In 1985, the IDF withdrew from a large region stretching southward from Beirut and consolidated its positions within the so-called security zone, a broad strip of land inside Lebanon, running the length of its L-shaped border with Israel. Much of South Lebanon then became a free-fire zone for Israeli artillery, aerial bombardments, and periodic ground operations, all of which inflicted considerable casualties in the southern Shiite villages. But with the IDF’s permanent positions now removed far from Beirut, Hizbullah was able to establish a national headquarters in the Dahiyeh, and from there a group of talented political organizers set about building Hizbullah into a single, very effective nationwide party with its roots reaching deeply into the Shiite communities of the south, the Beqaa, and Greater Beirut.

All kinds of people, from hardscrabble farmers to well-educated members of the liberal professions, were brought into the constellation of mass organizations that the party established in every region, every profession, and every sector of the economy. Timur Goksel, who last year retired after 24 years as the chief political advisor to the UN’s (highly constrained) peacekeeping force in south Lebanon, told me how surprised he was to discover that the members of the first Hizbullah delegations sent to deal with him, in the mid-1980s, were not wild-eyed Islamist radicals but calm, serious men who were doctors, engineers, or businessmen: men of real substance in their local communities.

[snip]........Nasrullah’s leadership strategy—combining efforts at mass organizing and inter-group negotiating with a “militant” image and targeted violence—has many parallels with that pursued by the African National Congress leaders in South Africa in the 1980s and 1990s. And just as the ANC realized its longtime goal of establishing a one-person-one-vote system in South Africa, so too did Hizbullah succeed in May 2000 in winning an unconditional Israeli withdrawal from Lebanon.

The contribution of mass organizing to Hizbullah’s early growth and to its success in winning Israel’s withdrawal has seldom been recognized in the west. It is true that Hizbullah built a smart, bold, and well-disciplined military wing that inflicted nontrivial harm on the IDF and its proxy forces from the so-called South Lebanon Army. That violence never came anywhere close to overwhelming the IDF militarily, but it did continue relentlessly, and the IDF was never able to suppress it. Meanwhile, over time, the IDF’s continuing losses in Lebanon spurred the emergence of a broad pro-withdrawal movement inside Israel that by 1999 had propelled the withdrawal issue to the top of the national agenda. The promise of withdrawal helped the Labor Party’s Ehud Barak win the 1999 election, and in late May 2000 he followed through.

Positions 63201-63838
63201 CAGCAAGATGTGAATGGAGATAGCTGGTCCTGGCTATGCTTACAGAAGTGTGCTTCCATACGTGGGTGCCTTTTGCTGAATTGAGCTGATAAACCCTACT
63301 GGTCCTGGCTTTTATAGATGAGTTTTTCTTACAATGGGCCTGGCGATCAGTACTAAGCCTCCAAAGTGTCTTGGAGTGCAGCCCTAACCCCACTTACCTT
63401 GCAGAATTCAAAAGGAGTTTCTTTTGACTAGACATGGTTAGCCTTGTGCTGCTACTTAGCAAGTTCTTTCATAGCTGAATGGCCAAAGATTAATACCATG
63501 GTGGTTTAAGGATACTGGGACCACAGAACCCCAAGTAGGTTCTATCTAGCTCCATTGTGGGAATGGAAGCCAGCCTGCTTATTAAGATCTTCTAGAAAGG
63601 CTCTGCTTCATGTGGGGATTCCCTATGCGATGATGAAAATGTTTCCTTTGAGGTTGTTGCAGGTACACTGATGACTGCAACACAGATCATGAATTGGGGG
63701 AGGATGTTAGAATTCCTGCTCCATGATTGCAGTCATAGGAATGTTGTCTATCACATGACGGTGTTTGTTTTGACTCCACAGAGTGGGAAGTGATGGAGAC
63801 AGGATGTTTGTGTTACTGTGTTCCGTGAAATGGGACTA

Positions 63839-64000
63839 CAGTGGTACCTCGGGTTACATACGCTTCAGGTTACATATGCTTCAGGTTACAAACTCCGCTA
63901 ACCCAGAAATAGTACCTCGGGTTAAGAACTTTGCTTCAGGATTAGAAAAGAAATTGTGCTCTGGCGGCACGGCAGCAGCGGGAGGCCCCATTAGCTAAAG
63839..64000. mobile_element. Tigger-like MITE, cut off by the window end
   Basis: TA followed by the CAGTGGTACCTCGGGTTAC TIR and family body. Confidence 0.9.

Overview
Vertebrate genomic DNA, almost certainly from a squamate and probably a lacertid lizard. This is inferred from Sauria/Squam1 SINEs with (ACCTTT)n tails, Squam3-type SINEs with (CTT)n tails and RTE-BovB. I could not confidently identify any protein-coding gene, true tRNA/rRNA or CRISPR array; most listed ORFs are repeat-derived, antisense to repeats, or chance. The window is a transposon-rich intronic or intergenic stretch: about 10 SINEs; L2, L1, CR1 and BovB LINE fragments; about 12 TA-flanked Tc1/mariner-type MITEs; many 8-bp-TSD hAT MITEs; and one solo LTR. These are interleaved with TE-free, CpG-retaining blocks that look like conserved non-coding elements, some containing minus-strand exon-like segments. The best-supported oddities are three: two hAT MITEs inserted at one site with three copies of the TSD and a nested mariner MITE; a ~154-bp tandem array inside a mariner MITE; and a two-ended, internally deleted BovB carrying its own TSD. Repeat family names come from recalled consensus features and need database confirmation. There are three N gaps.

That withdrawal was very popular inside Israel. But since 2000, a number of Israelis have expressed concern that Hizbullah’s success had “significantly dented Israel’s deterrent capability throughout the region.” Proponents of this view are largely right in judging that Hizbullah’s 2000 victory served as an inspiration to, among others, militant nationalists and Islamists inside the Palestinian territories. But they are wrong to attribute the victory solely to Hizbullah’s military capabilities. For what actually brought Barak to his very sensible decision to withdraw was his realization that winning the military battle in Lebanon (which Israel did many times between 1982 and 2000) could never be translated into winning lasting political gains there; Hizbullah always survived to fight another day. And the roots of Hizbullah’s remarkable resilience lay in the success of its mass organizing.......

......Nasrallah can be seen, then, as an extremely pragmatic political operator, both in his policies toward Israel and (as noted earlier) in the policies he has adopted within Lebanon. Several researchers have noted the tactical agility with which Hizbullah leaders have been able to develop and pursue a pragmatic political “program” (al-burnamij al-siyasi) containing realizable short- and medium-term goals while at the same time keeping in mind the political “ideology” (al-fikr al-siyasi) that defines their long-term goals. But these men’s political choices can also helpfully be seen (as Judith Harik has suggested) as the result of their shifting use of the four intersecting ideological “frames” within which they operate: Islamism, Lebanese nationalism, Arab nationalism, and global anti-imperialism.

All right, this post is getting too long. I will post a few more links in a while, from a more varied set of sources.